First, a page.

When we think of climate change, we often picture melting glaciers and uncontrollable natural disasters such as wildfires, hurricanes, and tornadoes. We think about animals struggling in untenable conditions due to rising temperatures and deforestation. We may also think about pollution caused by the extraction of fossil fuels.
Environmental racism is a form of inequality causing communities of color to face disproportionately higher exposure to environmental hazards. In the United States, Black, Latinx, Asian, Pacific Islander, and Indigenous people bear the brunt of the climate crisis. Systematically racist policies and industries purposely place harmful infrastructure such as oil wells, fracking sites, gas pipelines, or major highways in communities of color or with low incomes. Once installed in these communities, community members experience grave social, financial, and health consequences. This deliberately racist practice is a civil rights issue that can’t be ignored.
Although there are countless examples of what environmental racism can look like, there are a number that particularly have become catalysts for climate action.
Along an 85-kilometer stretch along the Mississippi River between Baton Rouge and New Orleans, there are more than 150 petrochemical plants and refineries. It’s no surprise that in Cancer Alley, a predominantly Black region, residents are 53% more likely to develop cancer. It’s so bad that Cancer Alley is considered a “sacrifice zone,” meaning that in order to provide benefit to those living outside the sacrifice zone, the area has become so dangerously polluted that it’s not safely habitable.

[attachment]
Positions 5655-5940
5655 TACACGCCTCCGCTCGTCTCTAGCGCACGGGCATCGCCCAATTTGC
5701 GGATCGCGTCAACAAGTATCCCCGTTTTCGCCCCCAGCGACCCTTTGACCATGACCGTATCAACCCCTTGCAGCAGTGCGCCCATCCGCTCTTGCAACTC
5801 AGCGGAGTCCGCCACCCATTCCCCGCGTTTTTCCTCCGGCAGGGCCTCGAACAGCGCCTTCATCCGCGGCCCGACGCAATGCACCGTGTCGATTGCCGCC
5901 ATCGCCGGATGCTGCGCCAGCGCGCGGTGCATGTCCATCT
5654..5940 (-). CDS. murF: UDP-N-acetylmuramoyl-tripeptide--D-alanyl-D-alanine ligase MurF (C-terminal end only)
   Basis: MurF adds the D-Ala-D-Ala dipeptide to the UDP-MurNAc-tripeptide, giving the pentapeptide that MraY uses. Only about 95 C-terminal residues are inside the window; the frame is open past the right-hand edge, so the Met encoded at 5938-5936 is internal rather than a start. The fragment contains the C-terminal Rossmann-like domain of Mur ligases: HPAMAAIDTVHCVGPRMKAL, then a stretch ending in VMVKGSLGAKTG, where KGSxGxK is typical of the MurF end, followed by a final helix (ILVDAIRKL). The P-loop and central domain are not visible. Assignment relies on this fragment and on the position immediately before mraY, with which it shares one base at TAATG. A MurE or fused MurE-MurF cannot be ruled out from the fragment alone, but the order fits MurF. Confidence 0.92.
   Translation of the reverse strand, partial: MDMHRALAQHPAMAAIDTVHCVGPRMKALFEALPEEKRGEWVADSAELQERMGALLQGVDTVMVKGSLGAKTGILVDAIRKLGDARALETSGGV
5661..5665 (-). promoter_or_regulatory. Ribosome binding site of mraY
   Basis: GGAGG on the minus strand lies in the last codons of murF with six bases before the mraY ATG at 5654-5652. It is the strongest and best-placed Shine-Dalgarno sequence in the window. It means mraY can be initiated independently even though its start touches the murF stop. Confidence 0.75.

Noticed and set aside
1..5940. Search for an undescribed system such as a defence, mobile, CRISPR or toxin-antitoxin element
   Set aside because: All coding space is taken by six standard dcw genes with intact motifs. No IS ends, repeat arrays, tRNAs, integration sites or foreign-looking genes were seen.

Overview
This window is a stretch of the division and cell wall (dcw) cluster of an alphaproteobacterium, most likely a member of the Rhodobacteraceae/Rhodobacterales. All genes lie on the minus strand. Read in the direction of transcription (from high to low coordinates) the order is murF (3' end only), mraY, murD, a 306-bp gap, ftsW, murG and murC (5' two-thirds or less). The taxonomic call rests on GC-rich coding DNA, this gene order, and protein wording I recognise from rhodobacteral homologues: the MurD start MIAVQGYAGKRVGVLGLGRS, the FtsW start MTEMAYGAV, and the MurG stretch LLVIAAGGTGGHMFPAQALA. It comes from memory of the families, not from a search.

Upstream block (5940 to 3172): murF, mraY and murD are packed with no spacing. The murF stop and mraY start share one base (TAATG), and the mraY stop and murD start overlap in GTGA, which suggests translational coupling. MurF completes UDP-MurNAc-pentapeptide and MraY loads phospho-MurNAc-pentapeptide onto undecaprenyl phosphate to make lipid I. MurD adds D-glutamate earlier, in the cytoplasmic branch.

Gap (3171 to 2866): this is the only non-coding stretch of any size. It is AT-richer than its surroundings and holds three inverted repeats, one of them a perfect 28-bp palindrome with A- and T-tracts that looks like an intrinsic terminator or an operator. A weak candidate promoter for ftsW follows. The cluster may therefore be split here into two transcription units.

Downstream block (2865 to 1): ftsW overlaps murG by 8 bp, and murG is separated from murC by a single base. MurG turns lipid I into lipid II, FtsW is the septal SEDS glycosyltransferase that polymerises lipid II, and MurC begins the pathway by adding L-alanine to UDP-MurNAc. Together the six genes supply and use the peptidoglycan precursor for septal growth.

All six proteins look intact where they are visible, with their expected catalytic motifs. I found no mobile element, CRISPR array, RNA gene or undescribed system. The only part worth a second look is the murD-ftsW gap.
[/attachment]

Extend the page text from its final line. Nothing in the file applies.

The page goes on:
As the harmful impacts of the fossil fuel infrastructure on the community's health have escalated, grassroots activists have taken action to continue the decades-long fight to push petrochemical plants away from their homes.
The construction of the Dakota Access Pipeline (DAPL), an underground oil pipeline, on the lands of the Standing Rock Sioux Tribe is one of the most widely publicized cases of environmental racism. The pipeline was originally planned to cut through Bismarck, North Dakota, an area with primarily white residents, but after complaints, engineers rerouted the pipeline to go through tribal nations instead, knowing there was a risk of an oil leak or burst that could impact the community’s drinking water.
Activists and water protectors organized and delayed the construction facing violence from law enforcement for years. The treatment non-violent protesters received was inhumane and downright racist. Despite the widespread backlash, the pipeline was ultimately built and the Standing Rock Sioux Tribe continues to fight to protect their sacred land and its people.
Environmental racism is a systemic problem that must be addressed at the root. Lawmakers must enforce policies that protect communities from polluting industries and prevent the construction of future harmful infrastructure. You can help fight environmental racism by:
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